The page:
Honestly, if that publisher hadn’t been so nice and quick to respond, I don’t think I would have pursued the lyric quotations like I did.

You do have other options. Song titles are not song lyrics, and titles are not copyrightable; neither are names. This may be why some book and movie titles end up stealing the titles of famous songs. If you can squirm it naturally into the text, consider referring to the song you want to use this way. This can evoke just as much emotion as actual lyrics if you do it properly:

“Dad’s telling me that he’d like to listen to ‘She Blinded Me with Science.’ Mom’s shaking her head and suggesting something from David. ‘Hang On To Yourself.’ Or maybe it was ‘The Man Who Sold the World.’ Tough to tell, looking back.

This route isn’t for everybody, and to be honest, I’m not exactly sure that it works. The way I understand the copyright law, it’s like this: you’re referring to a song title (not copyrightable) in a fairly innocuous way, without slandering the creator of the music. Since you’re not slandering anyone, they probably don’t mind their name being mentioned. Beyond that, as a self-published author, your book’s not likely to make a lot of waves and the named artist will never notice it anyway. But make no mistake: there’s a big difference between referring to a song title and using a copyrighted song lyric.

Maybe you’d be better off making up a different set of lyrics by a fictional musician that you create. Sometimes that isn’t as sexy as paying homage to someone who’s inspired you. It also adds to the suspension of disbelief — real people wrote real songs to which your characters refer. Maybe instead of quoting, you could describe what the song sounds like instead.

You can also consider quoting something in the public domain. Almost anything 90 years or older is in the public domain — you’re free to quote it or use it as you will. This is why the field of literary mash-ups (books like Pride and Prejudice and Zombies) has become so popular in recent years. But this is tricky for different countries and different publication dates: see this List of Countries for their copyright length.

Also, if you plan on quoting anything in your novel that could be considered copyrighted material, get yourself a book on literary copyright law. This can help you navigate the sticky legal issues without having to consult an intellectual property attorney. These laws have become even more complex in the Internet age. If you go this far, you can possibly consult the Volunteer Lawyers for the Arts.

But here’s what you’re probably going to hear from other authors, even though you see the greats do it all the time: consider not using the lyrics at all. Ask yourself in each instance: what does this truly add to the story? You’re a writer. Why do you need to rely on this crutch?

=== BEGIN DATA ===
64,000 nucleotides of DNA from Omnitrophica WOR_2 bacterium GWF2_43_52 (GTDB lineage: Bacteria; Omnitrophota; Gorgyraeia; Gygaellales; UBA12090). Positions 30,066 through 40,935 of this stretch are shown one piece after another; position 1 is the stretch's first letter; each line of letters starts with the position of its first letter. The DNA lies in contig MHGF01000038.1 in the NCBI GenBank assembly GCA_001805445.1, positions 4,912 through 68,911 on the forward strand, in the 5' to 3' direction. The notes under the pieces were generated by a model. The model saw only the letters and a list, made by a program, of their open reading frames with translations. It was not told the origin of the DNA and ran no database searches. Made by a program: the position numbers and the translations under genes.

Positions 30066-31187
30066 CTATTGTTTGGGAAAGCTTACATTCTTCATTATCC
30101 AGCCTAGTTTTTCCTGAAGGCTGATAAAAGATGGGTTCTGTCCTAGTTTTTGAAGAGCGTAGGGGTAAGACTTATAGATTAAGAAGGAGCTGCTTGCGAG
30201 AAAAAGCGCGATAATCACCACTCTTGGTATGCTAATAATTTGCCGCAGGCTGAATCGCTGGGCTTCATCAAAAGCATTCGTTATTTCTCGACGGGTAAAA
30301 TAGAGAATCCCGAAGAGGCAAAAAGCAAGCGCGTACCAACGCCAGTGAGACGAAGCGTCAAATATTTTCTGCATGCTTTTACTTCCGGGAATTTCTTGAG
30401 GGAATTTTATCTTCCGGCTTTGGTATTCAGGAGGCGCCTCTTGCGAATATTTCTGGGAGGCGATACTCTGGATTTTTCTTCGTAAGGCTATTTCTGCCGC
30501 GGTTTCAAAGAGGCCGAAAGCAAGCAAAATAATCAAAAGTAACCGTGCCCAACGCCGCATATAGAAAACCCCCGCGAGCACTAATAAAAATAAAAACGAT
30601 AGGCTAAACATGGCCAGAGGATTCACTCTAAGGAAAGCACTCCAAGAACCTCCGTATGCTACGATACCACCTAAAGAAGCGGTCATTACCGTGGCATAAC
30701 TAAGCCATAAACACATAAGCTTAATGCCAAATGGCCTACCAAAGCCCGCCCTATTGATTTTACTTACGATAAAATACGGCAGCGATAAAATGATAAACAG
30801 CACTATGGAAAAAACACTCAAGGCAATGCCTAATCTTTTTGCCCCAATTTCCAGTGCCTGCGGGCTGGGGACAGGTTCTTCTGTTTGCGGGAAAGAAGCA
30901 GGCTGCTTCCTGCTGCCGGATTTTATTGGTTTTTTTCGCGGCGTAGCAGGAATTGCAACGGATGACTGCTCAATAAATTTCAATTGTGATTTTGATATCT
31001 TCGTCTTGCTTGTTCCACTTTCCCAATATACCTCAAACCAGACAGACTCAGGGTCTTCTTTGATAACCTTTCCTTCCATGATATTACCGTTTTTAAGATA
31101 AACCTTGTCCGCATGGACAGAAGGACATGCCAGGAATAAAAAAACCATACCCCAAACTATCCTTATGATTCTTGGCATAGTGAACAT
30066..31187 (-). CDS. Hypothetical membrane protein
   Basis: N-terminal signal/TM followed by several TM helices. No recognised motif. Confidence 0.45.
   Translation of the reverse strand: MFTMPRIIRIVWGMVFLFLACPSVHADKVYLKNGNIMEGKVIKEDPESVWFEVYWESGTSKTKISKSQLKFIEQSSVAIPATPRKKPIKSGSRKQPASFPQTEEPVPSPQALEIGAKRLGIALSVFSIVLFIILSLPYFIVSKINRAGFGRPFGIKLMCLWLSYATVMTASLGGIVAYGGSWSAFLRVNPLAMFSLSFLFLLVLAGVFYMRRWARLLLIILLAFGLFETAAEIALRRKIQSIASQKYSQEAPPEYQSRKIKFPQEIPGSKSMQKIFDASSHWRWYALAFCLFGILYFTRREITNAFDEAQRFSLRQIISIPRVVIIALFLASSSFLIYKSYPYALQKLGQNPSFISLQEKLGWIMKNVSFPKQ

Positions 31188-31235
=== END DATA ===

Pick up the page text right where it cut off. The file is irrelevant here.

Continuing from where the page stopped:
About the Author

Grant Piercy recently published his debut science fiction novel, The Erased, about a wrongfully detained prisoner tasked with repairing a broken android. It’s currently available as an e-book through Amazon’s Kindle store. He grew up in north central Illinois, but currently lives in Columbus, Ohio with his wife and two dogs. He also enjoys discussing topics ranging from Nine Inch Nails and Gary Numan to the future of artifical intelligence on his blog.

Follow him on Twitter, Tumblr, or email (heathens dot on dot fire [at] g mail dot com).

  • Kirsten Weiss

    Great info here!  Thanks!

    • Glad you enjoyed it, Kirsten! Grant wrote a great post.

  • Brewt Blacklist

    Thanks for the heads up. Which is the warmup for the questions: What about paraphrasing lyrics? How much of a difference will constitute enough of a difference to stay out of trouble? Does misquoting lyrics count?

    • Paraphrasing and misquoting is a tricky subject. The book I have on copyright has a couple listings regarding what does and does not constitute plagiarism in those regards. Paraphrasing tends to be okay for the most part — “Bowie’s spaceman, drifting out amongst the stars, forever and ever” is an apt description of what happens to Major Tom in Bowie’s Space Oddity. Describing is a good thing. Misquoting or muffling the lyrics (as I’d been asked by someone on Twitter)… eeeeeh I think you’d be on the safer side trying to get publishing rights. Courts have ruled far less to be plagiaristic.

      If you’re not satisfied with this answer, I suggest as I did in the post — get yourself either a copyright lawyer or read up a little more on copyright. Invest in a book on copyright law, there’s tons of them out there; it’s going to be a self-pubbed author’s best friend.

    • Thanks for the comment and questions, Brewt — and for the thoughtful reply, Grant. This is an intriguing and important writing topic!

    • Brewt Blacklist

      Thanks. As you’ve already done a lot of the legwork, can I (we) ask what book you’re talking out of? No, not for any lame-o “but Grant said…” defense; I’m just not sure where to start…

    • Grant Piercy

      There are dozens to choose from on Amazon, but the one I went with was “The Copyright Handbook” by Stephen Fishman, part of a series of legal handbooks from a publisher called Nolo.

    • Brewt Blacklist

      thanks! Most helpful…

    • Grant Piercy